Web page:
For any filter the main idea is to find out how it affects all the frequencies of interest. It does not matter as much how it is made, as long as it works, and you can analyze it either with math or simulator. I did a quick math analysis which was approximate.
 

Thread Starter

andy-h-h

Joined Nov 2, 2017
6
Hi,

Oh ok yes the high frequencies are being emphasized then.

Yes, i did not mean to imply that the highest harmonic was 1kHz, just the highest note frequency. That still says something about the sound, but i did not look up the highest harmonic. I would certainly believe that the 3rd and 5th should be easily heard, which would be 3kHz and 5kHz, and that's well within the range of human hearing, and even the 7th is only 7kHz still well within range. The gain ratio of those highs could be as large as 7 to 1 for that filter which would make it very raspie sounding.

For any filter the main idea is to find out how it affects all the frequencies of interest. It does not matter as much how it is made, as long as it works, and you can analyze it either with math or simulator. I did a quick math analysis which was approximate.

thanks - very helpful
 

#12

Joined Nov 30, 2010
18,223
It seems to me that Q5 and Q6 are designed or drawn wrong. You don't need two transistors to handle 54 microamps of current but you need one of them to be a PNP to get symmetry in the wave shape. Take one out and I'll bet there is no difference in the sound.;)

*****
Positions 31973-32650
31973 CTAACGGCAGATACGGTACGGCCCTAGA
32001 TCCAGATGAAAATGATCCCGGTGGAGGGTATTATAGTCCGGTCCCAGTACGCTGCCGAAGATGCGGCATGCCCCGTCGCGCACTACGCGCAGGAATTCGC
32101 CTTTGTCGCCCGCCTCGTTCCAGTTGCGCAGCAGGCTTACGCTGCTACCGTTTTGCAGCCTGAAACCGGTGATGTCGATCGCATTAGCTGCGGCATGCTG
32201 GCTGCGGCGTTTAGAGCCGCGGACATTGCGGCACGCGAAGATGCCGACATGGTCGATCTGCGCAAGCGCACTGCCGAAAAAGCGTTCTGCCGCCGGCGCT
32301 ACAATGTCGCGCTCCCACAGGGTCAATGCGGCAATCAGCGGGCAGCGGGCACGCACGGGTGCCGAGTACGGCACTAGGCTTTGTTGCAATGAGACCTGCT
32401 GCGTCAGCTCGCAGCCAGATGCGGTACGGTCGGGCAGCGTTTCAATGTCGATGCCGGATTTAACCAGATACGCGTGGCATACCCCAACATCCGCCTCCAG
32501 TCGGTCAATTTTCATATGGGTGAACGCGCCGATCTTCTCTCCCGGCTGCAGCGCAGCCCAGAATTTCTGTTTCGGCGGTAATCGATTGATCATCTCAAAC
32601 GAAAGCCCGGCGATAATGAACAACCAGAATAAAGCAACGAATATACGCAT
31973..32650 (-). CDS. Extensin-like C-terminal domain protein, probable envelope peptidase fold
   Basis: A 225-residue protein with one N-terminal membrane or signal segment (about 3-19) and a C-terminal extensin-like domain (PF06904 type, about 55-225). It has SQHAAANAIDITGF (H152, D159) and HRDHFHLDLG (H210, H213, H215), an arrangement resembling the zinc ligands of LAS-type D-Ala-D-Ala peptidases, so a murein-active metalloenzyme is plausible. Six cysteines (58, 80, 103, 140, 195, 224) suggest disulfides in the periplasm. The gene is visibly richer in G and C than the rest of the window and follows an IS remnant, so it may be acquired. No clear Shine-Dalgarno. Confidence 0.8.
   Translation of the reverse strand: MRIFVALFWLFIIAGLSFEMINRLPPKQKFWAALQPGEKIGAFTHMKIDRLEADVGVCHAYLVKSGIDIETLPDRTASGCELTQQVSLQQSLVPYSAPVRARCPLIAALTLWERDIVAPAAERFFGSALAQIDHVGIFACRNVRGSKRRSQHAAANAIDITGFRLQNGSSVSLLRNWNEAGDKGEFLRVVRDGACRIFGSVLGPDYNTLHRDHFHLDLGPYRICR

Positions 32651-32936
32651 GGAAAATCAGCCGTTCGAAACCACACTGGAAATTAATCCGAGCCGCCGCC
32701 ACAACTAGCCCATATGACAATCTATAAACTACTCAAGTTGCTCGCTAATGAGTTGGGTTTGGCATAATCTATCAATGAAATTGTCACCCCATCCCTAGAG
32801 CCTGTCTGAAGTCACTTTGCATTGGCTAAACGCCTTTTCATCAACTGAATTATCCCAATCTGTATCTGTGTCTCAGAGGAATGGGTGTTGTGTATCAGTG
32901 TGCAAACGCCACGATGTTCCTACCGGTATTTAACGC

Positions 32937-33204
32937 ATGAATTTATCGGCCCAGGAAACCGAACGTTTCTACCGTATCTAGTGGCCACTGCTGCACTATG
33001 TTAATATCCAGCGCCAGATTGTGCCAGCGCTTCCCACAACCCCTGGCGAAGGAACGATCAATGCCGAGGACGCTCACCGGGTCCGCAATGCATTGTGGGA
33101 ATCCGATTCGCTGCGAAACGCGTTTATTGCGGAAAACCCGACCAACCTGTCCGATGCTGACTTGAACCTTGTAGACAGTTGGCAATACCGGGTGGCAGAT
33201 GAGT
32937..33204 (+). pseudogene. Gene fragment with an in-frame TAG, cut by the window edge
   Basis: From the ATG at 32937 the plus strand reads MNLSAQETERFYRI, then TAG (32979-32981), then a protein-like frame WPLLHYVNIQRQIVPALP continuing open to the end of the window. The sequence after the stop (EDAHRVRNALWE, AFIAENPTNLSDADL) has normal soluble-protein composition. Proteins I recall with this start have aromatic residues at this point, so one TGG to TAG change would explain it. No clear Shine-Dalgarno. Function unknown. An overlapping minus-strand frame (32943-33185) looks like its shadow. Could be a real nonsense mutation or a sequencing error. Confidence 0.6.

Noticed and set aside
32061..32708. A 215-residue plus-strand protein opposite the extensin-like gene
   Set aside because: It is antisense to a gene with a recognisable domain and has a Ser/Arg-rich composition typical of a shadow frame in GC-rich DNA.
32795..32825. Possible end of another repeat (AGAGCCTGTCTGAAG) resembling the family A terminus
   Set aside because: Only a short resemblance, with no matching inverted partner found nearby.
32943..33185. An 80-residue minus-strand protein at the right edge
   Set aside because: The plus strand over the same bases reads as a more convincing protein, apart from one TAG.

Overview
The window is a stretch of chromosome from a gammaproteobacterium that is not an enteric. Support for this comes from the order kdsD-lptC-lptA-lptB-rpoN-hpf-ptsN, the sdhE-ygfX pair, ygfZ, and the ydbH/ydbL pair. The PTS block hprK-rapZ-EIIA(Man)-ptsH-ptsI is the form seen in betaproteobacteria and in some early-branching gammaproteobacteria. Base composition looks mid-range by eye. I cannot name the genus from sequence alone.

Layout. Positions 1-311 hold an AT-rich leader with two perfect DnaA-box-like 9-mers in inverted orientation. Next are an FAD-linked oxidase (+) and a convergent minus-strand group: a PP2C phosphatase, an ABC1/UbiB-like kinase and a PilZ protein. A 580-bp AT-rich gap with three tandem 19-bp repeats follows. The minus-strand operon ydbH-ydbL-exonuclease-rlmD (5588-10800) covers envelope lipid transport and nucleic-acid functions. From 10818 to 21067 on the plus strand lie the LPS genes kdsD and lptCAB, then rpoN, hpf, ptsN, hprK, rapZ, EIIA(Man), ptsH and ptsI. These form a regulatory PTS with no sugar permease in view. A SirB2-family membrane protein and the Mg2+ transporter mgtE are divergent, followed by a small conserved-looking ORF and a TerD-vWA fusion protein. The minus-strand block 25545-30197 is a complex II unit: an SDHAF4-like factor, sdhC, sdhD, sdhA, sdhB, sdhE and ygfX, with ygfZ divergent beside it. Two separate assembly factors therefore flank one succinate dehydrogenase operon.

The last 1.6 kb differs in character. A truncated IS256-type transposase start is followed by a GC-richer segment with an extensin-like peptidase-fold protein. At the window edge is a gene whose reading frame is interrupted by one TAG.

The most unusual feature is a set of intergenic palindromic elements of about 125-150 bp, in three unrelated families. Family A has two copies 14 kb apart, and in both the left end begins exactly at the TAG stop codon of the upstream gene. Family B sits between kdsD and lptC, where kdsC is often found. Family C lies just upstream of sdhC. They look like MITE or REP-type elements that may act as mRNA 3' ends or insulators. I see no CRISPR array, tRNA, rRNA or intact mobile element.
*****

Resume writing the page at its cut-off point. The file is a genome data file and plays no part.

MrAl

Joined Jun 17, 2014
8,475
It seems to me that Q5 and Q6 are designed or drawn wrong. You don't need two transistors to handle 54 microamps of current but you need one of them to be a PNP to get symmetry in the wave shape. Take one out and I'll bet there is no difference in the sound.;)
Hi,

I did not study the circuit in great detail but doesnt it look like those two are meant to be the clippers in the fuzz circuit? Granted, they may not be drawn exactly the way "transistors used as diodes" are drawn, but i would bet they function in a similar manner, and that is that one clips the positive peaks and the other clips the negative peaks and that's the heart of fuzz, and because the secondary function of those two 'diodes' is that of a limiter, the sustain effect is produced at the same time there. With just one transistor instead of two it would only clip one peak and not the other which may or may not produce a desirable effect. And i dont understand why you would want to use a PNP transistor because with the two existing NPN's i would think the base emitter diode drops are similar so that positive peaks get clipped as much a negative peaks and that's what we want for a standard fuzz circuit.

Better quality sustain circuits have a gain controlled amplifier in them too but it has a linear input/output characteristic so it does not have to fuzz as well. The one here must fuzz in order to sustain.
 

Audioguru

Joined Dec 20, 2007
11,249
Q5 and Q6 act like diodes and one has the signal on its anode and the other has the signal on its cathode so they clip and make awful odd harmonics distortion (fuzz) symmetrically. A "fuzz face" circuit also produces odd harmonics and adds even harmonics for more awful distortion.
I prefer a low distortion acoustic guitar sound.
 

MrAl

Joined Jun 17, 2014
8,475